The lowest Spirit Lake level took place in Oct. 30, 1935, where the lake was seven feet and five inches lower than the lake’s crest. The gauge height is taken from the top of the weir.
“This was in the height of the Great Depression and the Dust Bowl,” Hawkins shared. “This past spring, we had people questioning the lake levels, and in comparison, we were only two feet below.”
In 1969, the Spillway was redesigned at the same elevation as the 1944 weir, according to a hydrological analysis. The concrete dam is V-shaped and measured 55 feet across.
Tom Albright wrote in 1983 in the Biennial report, “1968-69 Spirit Lake Outlet was rebuilt. The NRC approved the plans for the outlet on June 3, 1968, and issued Order No. 68-160, which approved construction of the outlet. The spillway elevation was set at 1401.07 which is 1.06 feet below the established ordinary high water line elevation of 1402.13 set in 1916. The present spillway replaced one that was built in 1944.”
Many locals remember one of Big Spirit’s highest water levels, which took place during the spring and summer of 1993. From the gauge height, water was four feet and 7.5 inches flowing from the top of the Spillway Dam. It was flowing over the top of the road and many of the homes in-between were flooded.
Hawkins said residents were filling in their basements to provide support and protect against the homes collapsing. At that time, the area was placed in an emergency declaration and the United States Army Corp of Engineers came in and quickly built a side channel to help with the overflow of water, as well as help with the water pooling under the nearby railroad tracks.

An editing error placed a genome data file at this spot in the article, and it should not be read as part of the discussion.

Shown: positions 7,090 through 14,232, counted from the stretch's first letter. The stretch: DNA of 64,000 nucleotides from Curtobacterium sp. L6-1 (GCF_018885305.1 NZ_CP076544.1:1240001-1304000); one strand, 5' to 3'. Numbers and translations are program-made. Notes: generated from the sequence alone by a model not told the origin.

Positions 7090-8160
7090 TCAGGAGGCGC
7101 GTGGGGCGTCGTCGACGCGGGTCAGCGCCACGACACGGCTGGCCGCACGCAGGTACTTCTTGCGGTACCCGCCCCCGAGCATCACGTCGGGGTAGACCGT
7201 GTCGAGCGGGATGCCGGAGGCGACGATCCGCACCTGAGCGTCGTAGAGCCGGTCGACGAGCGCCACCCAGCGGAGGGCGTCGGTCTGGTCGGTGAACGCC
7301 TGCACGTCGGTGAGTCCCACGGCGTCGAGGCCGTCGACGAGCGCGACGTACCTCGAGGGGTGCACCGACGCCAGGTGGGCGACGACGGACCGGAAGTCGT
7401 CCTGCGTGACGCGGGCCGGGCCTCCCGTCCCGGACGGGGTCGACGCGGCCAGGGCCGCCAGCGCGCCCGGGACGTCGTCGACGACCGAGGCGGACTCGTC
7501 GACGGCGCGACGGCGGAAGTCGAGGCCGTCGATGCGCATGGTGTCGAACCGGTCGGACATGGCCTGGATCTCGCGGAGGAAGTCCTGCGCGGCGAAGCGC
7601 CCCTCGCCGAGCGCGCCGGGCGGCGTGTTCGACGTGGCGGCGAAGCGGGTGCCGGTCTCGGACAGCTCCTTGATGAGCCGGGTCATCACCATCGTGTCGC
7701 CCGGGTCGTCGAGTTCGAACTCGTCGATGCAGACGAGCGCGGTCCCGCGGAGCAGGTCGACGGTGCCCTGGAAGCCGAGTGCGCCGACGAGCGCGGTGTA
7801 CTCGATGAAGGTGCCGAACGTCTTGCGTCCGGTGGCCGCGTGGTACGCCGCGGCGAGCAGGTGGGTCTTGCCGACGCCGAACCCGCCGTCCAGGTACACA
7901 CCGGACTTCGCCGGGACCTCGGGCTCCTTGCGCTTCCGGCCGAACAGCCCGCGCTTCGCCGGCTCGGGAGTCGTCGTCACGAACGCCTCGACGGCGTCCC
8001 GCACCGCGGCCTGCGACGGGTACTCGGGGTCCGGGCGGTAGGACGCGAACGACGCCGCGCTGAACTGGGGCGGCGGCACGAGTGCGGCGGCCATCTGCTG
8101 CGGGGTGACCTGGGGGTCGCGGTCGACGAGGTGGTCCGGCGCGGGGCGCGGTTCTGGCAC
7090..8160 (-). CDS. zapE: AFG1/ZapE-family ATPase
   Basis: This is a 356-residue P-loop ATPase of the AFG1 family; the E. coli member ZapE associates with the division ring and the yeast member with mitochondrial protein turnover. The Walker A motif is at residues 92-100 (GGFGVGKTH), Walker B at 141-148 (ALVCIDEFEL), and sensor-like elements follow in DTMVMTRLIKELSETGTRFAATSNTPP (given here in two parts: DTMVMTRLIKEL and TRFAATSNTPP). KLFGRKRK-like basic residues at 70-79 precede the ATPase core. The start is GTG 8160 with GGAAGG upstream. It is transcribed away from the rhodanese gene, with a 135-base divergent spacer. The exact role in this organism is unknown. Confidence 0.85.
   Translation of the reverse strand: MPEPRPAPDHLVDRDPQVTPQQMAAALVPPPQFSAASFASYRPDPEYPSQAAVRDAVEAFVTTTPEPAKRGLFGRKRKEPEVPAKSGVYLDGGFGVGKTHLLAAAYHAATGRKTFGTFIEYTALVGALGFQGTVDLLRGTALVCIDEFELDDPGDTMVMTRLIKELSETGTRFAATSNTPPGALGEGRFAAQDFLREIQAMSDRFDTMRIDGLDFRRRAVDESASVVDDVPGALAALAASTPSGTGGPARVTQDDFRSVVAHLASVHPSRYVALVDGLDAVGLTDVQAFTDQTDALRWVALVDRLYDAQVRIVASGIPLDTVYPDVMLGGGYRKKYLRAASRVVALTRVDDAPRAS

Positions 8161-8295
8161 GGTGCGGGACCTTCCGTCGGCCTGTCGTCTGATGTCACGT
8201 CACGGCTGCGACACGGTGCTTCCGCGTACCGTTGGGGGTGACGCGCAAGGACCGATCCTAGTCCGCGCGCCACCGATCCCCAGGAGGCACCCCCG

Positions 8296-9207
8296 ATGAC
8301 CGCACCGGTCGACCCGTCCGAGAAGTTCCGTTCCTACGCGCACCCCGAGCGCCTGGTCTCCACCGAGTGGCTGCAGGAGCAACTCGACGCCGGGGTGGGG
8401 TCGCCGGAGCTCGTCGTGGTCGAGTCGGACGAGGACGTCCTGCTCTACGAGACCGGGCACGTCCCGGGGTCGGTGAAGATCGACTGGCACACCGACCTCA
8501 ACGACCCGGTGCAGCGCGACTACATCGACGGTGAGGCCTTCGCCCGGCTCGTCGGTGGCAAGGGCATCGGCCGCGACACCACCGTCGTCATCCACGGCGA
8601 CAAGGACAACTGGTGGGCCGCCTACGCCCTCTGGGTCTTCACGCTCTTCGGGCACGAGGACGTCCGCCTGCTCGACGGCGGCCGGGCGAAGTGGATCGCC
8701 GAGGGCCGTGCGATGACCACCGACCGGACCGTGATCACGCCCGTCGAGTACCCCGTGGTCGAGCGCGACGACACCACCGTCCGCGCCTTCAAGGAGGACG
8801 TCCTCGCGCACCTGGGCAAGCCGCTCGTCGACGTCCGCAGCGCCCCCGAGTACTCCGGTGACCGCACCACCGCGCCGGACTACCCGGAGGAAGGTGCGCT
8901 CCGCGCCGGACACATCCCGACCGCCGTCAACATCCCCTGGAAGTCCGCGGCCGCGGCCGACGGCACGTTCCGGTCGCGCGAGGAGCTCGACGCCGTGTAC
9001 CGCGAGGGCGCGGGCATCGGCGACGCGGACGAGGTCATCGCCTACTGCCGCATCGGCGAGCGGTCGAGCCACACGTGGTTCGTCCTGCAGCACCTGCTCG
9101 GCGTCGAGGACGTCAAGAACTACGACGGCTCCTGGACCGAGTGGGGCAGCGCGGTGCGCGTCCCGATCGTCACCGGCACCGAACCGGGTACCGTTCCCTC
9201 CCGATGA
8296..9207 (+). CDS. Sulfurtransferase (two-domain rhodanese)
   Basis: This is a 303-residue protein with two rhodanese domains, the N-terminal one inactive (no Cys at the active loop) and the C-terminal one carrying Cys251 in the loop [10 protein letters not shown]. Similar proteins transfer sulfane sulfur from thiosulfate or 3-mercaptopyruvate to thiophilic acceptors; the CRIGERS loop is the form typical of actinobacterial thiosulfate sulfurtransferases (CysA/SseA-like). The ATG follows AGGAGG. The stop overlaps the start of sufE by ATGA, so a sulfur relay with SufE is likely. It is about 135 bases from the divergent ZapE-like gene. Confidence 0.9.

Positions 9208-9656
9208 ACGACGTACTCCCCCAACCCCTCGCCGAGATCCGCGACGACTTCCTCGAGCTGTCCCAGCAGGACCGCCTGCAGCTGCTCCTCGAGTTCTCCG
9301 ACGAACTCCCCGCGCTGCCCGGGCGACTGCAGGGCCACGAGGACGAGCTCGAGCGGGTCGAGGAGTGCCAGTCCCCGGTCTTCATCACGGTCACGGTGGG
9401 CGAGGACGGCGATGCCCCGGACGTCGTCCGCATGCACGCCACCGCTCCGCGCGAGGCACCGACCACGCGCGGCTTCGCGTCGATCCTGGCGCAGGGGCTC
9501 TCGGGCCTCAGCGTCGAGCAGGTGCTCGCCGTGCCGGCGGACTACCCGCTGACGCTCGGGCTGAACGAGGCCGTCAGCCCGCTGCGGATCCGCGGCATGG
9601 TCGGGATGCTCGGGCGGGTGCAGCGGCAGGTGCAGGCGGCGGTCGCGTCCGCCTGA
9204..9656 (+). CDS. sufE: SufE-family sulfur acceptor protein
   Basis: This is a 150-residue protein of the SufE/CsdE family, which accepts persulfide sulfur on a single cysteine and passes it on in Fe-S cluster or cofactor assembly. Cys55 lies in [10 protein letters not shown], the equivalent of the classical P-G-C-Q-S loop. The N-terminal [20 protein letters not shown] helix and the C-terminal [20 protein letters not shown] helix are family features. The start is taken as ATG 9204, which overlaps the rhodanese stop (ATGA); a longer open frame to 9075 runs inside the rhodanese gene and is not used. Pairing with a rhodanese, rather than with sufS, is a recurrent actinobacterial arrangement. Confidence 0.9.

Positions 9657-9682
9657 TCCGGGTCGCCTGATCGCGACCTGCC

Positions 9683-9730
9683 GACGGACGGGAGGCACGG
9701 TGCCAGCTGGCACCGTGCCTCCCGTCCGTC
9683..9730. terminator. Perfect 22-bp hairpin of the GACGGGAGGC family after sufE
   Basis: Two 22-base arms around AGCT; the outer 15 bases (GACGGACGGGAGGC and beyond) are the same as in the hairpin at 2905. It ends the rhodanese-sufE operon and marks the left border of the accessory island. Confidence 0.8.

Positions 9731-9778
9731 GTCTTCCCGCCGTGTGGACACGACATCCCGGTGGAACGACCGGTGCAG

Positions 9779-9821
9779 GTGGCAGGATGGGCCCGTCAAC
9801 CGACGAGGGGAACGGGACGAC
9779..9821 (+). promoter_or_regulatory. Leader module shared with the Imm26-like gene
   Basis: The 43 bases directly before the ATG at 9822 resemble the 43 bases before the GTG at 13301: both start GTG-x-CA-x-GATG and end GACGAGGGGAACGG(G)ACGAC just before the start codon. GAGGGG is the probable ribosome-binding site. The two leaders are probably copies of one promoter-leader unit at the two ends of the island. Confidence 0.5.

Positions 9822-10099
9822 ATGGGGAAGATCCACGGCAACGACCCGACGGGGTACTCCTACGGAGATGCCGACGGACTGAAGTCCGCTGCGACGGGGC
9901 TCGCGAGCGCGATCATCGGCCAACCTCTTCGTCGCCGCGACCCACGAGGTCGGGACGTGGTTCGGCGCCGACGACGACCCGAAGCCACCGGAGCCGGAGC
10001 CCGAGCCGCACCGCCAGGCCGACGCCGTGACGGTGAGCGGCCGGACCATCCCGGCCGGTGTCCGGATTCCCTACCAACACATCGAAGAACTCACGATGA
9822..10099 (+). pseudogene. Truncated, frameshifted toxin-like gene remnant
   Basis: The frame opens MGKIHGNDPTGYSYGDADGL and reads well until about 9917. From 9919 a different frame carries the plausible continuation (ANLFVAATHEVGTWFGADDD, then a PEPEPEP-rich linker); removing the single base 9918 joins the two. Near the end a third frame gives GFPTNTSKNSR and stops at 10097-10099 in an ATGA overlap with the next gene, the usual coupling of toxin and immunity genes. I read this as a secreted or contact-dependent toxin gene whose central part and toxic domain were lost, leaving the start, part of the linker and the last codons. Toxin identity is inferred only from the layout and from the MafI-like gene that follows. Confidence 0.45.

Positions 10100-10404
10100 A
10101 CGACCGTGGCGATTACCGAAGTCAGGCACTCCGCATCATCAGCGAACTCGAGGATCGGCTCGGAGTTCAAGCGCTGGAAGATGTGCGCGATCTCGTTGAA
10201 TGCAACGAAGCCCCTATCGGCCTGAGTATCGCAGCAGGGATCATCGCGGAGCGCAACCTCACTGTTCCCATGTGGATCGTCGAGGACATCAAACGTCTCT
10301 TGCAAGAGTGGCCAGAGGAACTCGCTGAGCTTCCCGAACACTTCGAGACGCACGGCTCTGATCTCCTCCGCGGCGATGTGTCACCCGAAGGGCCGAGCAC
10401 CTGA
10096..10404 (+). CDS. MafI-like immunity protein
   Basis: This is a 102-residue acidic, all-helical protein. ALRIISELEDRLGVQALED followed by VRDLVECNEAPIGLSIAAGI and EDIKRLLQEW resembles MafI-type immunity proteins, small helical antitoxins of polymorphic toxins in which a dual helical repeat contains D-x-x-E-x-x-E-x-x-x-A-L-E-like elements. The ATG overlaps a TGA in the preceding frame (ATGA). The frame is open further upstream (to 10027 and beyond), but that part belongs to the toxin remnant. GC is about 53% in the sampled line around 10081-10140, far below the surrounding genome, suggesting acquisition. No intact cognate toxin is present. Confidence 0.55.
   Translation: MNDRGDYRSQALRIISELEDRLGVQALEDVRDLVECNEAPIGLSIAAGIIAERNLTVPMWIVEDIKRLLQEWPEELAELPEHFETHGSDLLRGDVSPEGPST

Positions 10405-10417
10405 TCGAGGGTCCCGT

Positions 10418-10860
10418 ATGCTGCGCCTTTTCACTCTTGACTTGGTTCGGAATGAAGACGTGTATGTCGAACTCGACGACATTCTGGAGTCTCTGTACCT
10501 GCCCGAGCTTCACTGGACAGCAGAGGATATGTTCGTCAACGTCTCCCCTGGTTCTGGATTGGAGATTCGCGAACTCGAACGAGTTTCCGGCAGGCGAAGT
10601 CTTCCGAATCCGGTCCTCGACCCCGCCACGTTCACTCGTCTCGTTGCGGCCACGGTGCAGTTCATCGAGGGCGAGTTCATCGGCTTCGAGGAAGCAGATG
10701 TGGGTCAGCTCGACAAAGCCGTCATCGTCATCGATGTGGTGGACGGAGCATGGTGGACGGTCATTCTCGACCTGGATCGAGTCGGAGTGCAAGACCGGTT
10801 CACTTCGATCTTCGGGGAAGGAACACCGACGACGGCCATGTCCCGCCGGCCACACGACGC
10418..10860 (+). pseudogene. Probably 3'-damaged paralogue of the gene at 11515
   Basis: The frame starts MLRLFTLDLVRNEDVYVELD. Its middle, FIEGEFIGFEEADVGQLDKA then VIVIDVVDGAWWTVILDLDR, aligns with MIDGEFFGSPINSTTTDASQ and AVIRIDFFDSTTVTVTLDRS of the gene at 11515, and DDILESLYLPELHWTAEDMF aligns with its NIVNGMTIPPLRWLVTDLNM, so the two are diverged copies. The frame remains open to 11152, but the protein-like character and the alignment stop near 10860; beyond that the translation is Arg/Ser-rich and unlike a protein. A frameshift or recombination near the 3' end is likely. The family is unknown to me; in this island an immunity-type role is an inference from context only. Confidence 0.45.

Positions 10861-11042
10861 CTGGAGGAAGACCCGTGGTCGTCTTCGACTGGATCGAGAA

“There was a water tunnel formed under the tracks, which in some ways restricted the water from getting south. At points, the water was waist deep on 140th St.,” Smeltzer said. “The railroad tracks served as a barrier to the height of Big Spirit.”
The extra channel was put to the test in 2018, when Hawkins said the area had water amounts similar to 1993. Big Spirit was 1.8 feet over the Spillway Dam and considered the second highest in history.
“It was definitely getting scary, especially for those who remembered what happened in 1993,” he remembered. “However, the side channel performed as well as it could be, and we didn’t have the flooding like we saw before.”
In 2018, another form of protection was the creation of a five-mile per hour wake placed on the lakes, to help protect shorelines.
The past two years, it’s been less common to see water flowing over the Spillway Dam. However, on July 11, 2022, there was a little stream running over into the channel.
“People have been questioning the lake levels, especially this past spring. However, in recent history, we’ve been four times lower than even this year. I think people got used to the Spillway water flowing, as we had consistent flow from 2016-2020, which is one of the longest times we have recorded in history,” Hawkins said. “People also tend to measure water levels by sight and when they see receded water, but we measure vertically.”
Other ways to help protect against future flooding is to protect the area’s wetlands and watersheds or the creation of new ones.
“Before settlement, we had 32,366 acres of wetlands and lakes in the watershed, now there are only 17,930 acres, which definitely eliminates some of the sponge used to protect against high water levels,” Hawkins said.
For more information on how to help protect the area lakes for future years, contact the Spirit Lake Protective Association via Facebook, as well as Hawkins at the Spirit Lake Hatchery at 712-336-0912.